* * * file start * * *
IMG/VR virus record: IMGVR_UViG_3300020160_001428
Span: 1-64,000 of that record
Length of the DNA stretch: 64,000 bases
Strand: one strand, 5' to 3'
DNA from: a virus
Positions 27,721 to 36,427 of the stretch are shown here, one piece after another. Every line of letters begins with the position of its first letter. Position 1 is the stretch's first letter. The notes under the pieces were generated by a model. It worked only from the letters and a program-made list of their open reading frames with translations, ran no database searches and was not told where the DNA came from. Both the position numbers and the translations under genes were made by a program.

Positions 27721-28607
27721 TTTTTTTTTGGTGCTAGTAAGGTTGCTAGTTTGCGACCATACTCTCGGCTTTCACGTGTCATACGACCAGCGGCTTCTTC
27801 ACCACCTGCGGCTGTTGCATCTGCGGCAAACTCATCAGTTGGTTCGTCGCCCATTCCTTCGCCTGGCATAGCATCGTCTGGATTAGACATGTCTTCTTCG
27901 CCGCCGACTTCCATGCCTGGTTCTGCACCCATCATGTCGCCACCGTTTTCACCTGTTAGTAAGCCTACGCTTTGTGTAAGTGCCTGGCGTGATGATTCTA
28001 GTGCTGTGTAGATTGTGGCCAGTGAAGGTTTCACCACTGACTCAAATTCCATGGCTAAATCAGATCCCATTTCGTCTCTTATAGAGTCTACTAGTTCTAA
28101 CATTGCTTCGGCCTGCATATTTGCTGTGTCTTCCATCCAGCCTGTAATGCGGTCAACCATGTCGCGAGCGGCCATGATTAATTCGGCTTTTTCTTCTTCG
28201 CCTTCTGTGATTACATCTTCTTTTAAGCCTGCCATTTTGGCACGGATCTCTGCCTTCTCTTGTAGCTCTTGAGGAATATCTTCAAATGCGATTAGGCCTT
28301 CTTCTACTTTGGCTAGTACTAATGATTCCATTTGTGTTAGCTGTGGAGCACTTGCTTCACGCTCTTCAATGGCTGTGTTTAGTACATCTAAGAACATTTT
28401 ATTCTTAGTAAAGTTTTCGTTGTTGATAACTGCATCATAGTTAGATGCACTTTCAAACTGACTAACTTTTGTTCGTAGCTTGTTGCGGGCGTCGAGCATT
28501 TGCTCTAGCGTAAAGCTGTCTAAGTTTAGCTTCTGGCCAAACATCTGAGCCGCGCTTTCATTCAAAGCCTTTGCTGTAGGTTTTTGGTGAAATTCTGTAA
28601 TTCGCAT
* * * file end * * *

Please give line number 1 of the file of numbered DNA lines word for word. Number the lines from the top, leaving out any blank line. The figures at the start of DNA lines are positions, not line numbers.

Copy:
IMG/VR virus record: IMGVR_UViG_3300020160_001428